Hellebore
05-05-2007, 10:47
I'm wondering whether the success has to do with the Australian mentality and population demographics.

Australia is supposed to have the most urbanised populace in the world (percentage wise) with something like 90+% of the population living in cities. GW stores are put in those cities, which means they are in the densest populations, giving them greater visibility.

Also, driving down to the shopping centre is seen as no big thing, despite them being upwards of half an hour away or more. Driving long distances is just what we do, so the idea that the local GW is too far away only applies to a minority of people.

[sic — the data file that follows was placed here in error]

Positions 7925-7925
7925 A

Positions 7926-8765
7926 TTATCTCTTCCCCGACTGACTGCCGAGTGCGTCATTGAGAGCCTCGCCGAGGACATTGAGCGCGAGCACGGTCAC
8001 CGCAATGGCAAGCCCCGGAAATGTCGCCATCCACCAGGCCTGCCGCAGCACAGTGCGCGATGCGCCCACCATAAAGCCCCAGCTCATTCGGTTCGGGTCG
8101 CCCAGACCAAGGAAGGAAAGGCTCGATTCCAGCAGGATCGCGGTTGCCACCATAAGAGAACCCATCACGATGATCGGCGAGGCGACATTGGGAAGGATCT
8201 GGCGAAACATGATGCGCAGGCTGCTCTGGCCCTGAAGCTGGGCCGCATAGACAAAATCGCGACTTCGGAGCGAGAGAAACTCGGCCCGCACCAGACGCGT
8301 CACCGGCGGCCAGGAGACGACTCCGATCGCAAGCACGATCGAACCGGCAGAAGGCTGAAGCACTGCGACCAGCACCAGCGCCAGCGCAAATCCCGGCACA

I don't know, that's just some conclusions based on Australian populations. As to staff, I've never met non-Australian staff, and I have met some prats here. Generally though, when I went to the local GW (which for me is a 30 minute drive from home - 45 by bus) once a week, it was to sit at the painting table and muck around with the staff - who after putting up with me or years became friends.

So my opinion of them is a little biased, considering I know them all outside work.

Fun, relaxed, with a sense of (sometimes inappropriate and thus hilarious) humour.

They like to bait me with new stuff, not expecting me to buy anything....


Hellebore

nanktank
05-05-2007, 11:49